Greetings                                                                                                                                           

Hola! Hello!
Buenos días! Good morning!
Buenas tardes! Good evening!
Bienvenido! Welcome!

How/what are you doing?                                                                                                     

Cómo estás? How are you? (informal)
Cómo está? How are you? (formal)
Cómo te va? How’s it going?
Cómo te ha ido? How’ve you been?
Qué tal? How are you?
Y tú? And you?
Qué pasa? What’s going on?
Qué haces? What are you doing?
Estoy bien, gracias! I’m fine, thanks!
Bien Good
Así así So-so

Being polite                                                                                                                                

Gracias! Thank you!
Muchas gracias! Thank you very much!
De nada! You’re welcome!
Perdoname! Excuse me!
Oiga! Excuse me! (to ask for something)
Perdone! Excuse me! (to get past)
Disculpe! Excuse me! (to get past)
Disculpe! Sorry! (if you didn’t hear something)
Lo siento! Sorry! (for a mistake)

???                                                                                                                                                  

qué…? what?
cómo…? how?
cuándo…? when?
dónde…? where?
quién…? who?
por qué…? why?
cuál? which?
cuánto? how much?
Como te llamas? What is your name?
Qué hora es? What time is it?
Cuántos años tienes? How old are you?
De dónde eres? Where are you from?
Dónde vives? Where do you live?
Tienes hermanos? Do you have brothers or sisters?
Cuánto cuesta eso? How much is that?
Qué es esto? What is this?
Entiendes? Do you understand?
Comprendes? Do you understand?
Hablas inglés? Do you speak English?
Dónde está el baño? Where is the bathroom?

Answers                                                                                                                                       

Me llamo… My name is…
Mi nombre es… My name is…
(Yo) tengo … años. I am … years old.
(Yo) soy de… I come from ….
Yes
No No
Tal vez Maybe
Siempre Always
Nunca Never
A veces Sometimes
Claro Of course

Numbers                                                                                                                                      

1 uno 16 dieciséis 31 treinta y uno
2 dos 17 diecisiete 32 treinta y dos
3 tres 18 dieciocho 33 treinta y tres
4 cuatro 19 diecinueve 34 treinta y cuatro
5 cinco 20 veinte 35 treinta y cinco
6 seis 21 veintiuno 36 treinta y seis
7 siete 22 veintidós 37 treinta y siete
8 ocho 23 veintitrés 38 treinta y ocho
9 nueve 24 veinticuatro 39 treinta y nueve
10 diez 25 veinticinco 40 cuarenta
11 once 26 veintiséis 41 cuarenta y uno
12 doce 27 veintisiete 50 cincuenta
13 trece 28 veintiocho 60 sesenta
14 catorce 29 veintinueve 70 setenta
15 quince 30 treinta 80 ochenta
90 noventa
100 cien

Learning on- and offline

Nothing compares to learn a language in a country where it is spoken or in a language course with a teacher. But there are many ways you can learn Spanish online or with apps.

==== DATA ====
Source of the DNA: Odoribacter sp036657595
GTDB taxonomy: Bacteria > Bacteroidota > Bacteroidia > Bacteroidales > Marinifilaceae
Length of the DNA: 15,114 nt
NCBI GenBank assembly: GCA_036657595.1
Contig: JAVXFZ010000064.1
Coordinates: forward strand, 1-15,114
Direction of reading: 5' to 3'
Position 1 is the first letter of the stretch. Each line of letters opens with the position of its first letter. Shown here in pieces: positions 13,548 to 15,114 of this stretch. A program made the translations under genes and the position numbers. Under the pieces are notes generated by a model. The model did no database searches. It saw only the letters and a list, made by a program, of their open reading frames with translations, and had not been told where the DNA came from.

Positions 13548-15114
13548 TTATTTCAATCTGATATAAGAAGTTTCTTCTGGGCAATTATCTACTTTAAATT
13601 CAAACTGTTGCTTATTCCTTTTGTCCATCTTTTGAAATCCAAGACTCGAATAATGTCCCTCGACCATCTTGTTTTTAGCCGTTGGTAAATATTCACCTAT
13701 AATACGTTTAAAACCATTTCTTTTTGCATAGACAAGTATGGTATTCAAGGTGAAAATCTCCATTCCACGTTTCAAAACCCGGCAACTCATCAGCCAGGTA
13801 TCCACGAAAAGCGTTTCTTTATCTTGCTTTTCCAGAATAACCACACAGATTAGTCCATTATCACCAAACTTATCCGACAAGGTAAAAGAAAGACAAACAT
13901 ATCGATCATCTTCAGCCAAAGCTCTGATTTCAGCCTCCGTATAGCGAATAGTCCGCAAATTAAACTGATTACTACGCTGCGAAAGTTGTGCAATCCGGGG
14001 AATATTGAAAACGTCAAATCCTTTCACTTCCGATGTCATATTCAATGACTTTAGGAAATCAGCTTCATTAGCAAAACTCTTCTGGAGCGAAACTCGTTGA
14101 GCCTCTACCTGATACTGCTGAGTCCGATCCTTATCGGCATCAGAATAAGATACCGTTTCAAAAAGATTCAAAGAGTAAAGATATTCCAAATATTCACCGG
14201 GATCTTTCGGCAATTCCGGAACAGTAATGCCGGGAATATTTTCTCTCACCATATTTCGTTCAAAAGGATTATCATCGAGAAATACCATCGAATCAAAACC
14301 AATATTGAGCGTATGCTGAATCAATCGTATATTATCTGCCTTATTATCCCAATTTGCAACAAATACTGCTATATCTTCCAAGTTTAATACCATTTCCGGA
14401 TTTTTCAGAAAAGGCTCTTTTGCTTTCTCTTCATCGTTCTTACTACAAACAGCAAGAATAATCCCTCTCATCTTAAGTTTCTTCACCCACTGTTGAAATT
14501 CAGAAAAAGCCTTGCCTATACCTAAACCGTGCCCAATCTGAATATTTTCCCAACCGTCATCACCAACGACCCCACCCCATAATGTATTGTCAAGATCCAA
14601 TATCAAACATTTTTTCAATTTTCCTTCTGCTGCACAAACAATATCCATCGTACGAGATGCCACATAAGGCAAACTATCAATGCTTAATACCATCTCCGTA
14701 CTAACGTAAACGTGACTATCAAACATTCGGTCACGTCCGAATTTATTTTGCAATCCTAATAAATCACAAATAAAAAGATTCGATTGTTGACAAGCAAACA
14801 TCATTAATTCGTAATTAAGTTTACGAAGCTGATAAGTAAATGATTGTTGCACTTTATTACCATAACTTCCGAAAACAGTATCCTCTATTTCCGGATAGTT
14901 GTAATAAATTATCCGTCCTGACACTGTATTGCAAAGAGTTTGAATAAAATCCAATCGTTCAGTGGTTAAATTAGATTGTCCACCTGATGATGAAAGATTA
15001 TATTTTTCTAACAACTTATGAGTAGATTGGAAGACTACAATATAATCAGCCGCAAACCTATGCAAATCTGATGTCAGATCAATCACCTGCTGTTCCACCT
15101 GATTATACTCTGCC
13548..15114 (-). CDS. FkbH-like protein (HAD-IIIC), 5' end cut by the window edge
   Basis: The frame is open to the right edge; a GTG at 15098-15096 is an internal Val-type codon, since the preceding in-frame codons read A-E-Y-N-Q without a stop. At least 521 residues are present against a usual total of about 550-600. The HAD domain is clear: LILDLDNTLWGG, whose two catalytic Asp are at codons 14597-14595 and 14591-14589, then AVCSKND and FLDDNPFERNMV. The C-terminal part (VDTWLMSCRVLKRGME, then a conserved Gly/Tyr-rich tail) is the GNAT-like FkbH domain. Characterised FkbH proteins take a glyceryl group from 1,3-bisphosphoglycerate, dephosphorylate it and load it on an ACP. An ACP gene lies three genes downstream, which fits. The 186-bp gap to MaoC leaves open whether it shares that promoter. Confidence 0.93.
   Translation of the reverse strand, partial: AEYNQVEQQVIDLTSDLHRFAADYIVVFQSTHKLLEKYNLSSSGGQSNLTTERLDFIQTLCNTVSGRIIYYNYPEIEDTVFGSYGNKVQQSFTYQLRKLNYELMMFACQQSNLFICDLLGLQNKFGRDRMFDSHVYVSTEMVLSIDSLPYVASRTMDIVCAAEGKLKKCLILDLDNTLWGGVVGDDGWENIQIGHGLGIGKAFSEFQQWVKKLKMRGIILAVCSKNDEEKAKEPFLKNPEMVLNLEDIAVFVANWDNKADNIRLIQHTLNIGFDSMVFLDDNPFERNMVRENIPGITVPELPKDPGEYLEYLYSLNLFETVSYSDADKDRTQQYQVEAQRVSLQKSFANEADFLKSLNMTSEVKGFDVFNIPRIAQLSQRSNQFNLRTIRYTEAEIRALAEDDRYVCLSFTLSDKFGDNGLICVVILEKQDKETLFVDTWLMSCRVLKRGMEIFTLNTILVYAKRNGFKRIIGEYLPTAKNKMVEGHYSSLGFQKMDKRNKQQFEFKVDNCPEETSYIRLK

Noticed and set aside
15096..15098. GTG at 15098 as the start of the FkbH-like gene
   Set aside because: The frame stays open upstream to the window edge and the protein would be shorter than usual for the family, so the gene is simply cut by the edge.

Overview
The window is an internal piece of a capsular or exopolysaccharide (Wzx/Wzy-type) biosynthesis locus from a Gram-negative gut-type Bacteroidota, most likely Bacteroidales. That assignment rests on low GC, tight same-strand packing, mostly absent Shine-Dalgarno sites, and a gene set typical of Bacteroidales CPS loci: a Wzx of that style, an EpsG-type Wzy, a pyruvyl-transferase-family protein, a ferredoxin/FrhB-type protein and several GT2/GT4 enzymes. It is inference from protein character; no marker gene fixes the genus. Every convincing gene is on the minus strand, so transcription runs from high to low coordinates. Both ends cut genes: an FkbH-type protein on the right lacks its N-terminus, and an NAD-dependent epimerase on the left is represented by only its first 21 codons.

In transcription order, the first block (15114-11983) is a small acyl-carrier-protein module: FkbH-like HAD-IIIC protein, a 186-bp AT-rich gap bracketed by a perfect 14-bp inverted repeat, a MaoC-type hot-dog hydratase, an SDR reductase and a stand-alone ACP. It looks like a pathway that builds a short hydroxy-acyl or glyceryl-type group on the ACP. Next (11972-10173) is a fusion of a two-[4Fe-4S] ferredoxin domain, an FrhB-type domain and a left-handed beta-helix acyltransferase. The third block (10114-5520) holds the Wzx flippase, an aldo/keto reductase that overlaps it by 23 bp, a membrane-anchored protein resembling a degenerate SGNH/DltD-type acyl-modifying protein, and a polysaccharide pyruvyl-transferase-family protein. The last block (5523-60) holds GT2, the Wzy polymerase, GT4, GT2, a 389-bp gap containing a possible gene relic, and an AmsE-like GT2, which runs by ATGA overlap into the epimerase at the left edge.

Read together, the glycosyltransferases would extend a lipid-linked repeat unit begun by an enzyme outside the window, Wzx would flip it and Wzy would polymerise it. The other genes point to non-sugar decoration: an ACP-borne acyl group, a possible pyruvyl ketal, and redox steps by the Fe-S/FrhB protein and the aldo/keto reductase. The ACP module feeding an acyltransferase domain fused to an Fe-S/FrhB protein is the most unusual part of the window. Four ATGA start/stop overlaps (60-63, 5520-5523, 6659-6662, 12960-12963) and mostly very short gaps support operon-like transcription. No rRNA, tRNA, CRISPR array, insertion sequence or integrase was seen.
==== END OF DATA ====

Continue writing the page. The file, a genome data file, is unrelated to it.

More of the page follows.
One app that is good to get your Spanish going is “Duolingo” you won´t become fluent with this one but you will learn many gramatical rules, words and phrases. You will have many listening, talking, writting and reading excercises. Another good thing about this app is that it´s for free (if you don´t want to learn Spanish you can still use this app since it offers many more languages).

You can also listen to Spanish radio the app “Radio España FM” offers many radio stations and you can listen to where you want. It´s a nice musical way to learn it. If you listen to the news reporters you might understand a little bit but if you listen to songs you like and maybe translate the lyrics you will easily learn a lot.

You also have the option of Youtube. I personally like the Spanish course “Spanish with Paul”. Although he is not native his videos are amazing. He explains how the language works and does step by step excercises so you easily learn to build complex sentences.

If you like to learn Spanish with a TV show you can find “Extra” on Youtube. “Extra” is a Spanish comedy TV show for foreigners to learn the language. The episodes are in Spanish but easy to understand 😉. It is definetely a fun way to learn and you will get used to the sound of Spanish natives (from Spain).

I also like to watch Spanish documentaries on Youtube about a subject I´m familiar with and because they are easy to understand.

Youtube also offers various audio books in Spanish. Those are the free options online of course there are more possibilities to learn Spanish online but you´ll have to pay.

Starting with reading kids books or newspapers is also a way of getting used to Spanish and to learn the structure of the language and words.

You can also go around your room or apartment and attach sticky notes to various things. So everytime you will look into the mirror you will see “el espejo” (the mirror) and so on. It is important to learn a language constantly even if it´s just a bit of vocabulary a day.

If you are very serious and you want to learn Spanish we can also organise a Spanish language course in Spain mainland or on the Canary Islands for you. Afterwards you could undertake an internship in Spain and your success will be guaranteed. Because after all the best way to learn a language is to talk to Spanish speakers as much as you can and to live in a Spanish speaking country. 😊

2018-11-06T12:33:03+00:00Categories: Language course, leisure time|